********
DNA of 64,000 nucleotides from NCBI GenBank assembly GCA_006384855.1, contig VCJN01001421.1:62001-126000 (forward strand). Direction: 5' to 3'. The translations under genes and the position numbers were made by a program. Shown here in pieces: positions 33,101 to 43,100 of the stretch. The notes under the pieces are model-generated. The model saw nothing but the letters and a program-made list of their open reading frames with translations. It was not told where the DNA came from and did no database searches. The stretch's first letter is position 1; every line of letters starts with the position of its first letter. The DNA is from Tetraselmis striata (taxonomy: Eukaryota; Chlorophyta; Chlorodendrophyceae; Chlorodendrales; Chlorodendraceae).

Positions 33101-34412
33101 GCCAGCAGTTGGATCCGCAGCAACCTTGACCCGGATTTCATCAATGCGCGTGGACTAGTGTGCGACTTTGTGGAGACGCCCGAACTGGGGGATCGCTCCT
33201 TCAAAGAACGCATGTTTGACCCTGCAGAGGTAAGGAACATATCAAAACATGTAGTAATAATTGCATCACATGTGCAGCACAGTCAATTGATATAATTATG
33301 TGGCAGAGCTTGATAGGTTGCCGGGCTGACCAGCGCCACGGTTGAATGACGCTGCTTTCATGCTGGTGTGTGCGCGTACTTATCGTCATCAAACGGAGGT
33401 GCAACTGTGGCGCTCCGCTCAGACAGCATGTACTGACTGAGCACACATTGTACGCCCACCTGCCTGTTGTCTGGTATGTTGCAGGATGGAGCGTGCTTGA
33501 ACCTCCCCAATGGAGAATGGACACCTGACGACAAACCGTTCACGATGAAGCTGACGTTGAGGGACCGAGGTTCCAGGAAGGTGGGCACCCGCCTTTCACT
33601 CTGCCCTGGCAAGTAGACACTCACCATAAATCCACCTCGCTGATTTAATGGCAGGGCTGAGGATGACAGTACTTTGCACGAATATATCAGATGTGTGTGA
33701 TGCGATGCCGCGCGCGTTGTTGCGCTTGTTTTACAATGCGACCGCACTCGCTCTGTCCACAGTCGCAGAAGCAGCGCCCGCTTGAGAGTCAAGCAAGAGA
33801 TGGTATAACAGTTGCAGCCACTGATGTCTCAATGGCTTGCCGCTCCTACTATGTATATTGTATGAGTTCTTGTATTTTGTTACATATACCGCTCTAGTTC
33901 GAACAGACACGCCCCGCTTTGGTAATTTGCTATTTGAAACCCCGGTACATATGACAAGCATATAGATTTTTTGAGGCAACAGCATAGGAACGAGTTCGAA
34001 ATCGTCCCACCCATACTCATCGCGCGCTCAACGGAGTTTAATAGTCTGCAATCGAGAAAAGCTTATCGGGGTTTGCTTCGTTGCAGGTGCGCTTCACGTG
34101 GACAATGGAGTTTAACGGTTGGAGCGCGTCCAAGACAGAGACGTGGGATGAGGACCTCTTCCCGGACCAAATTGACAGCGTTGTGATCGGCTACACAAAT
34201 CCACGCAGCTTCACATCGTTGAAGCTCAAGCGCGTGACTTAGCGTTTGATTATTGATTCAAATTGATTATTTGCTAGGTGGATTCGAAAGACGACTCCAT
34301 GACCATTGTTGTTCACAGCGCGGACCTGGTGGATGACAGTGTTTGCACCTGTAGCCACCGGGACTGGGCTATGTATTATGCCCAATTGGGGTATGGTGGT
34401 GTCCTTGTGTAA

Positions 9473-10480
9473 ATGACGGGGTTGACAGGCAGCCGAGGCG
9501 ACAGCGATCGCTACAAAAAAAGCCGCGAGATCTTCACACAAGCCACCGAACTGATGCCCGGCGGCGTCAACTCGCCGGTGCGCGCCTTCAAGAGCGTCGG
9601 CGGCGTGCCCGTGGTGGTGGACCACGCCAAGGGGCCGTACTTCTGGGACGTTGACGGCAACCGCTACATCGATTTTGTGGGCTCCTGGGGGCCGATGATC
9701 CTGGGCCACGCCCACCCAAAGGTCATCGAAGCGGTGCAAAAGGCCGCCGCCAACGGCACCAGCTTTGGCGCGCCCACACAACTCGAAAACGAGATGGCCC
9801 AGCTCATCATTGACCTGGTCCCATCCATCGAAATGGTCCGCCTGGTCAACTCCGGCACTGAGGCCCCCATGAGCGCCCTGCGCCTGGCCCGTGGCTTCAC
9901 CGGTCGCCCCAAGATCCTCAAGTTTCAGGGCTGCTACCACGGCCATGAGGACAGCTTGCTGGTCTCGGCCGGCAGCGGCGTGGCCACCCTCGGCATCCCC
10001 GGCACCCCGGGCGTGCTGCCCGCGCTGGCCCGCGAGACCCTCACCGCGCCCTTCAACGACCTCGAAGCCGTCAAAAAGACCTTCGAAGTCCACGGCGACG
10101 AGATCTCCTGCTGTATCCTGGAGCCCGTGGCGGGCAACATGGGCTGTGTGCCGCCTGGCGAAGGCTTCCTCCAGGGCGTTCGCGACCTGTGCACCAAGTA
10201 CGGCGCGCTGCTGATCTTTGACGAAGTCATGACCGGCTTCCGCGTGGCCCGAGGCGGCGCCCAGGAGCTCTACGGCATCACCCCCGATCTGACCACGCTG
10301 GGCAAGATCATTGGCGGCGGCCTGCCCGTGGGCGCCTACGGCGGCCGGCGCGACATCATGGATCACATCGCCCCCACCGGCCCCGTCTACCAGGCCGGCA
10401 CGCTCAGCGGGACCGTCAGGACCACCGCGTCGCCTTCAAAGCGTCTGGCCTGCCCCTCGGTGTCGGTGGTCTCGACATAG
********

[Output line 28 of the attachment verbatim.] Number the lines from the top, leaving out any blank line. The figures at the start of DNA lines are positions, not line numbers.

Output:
10401 CGCTCAGCGGGACCGTCAGGACCACCGCGTCGCCTTCAAAGCGTCTGGCCTGCCCCTCGGTGTCGGTGGTCTCGACATAG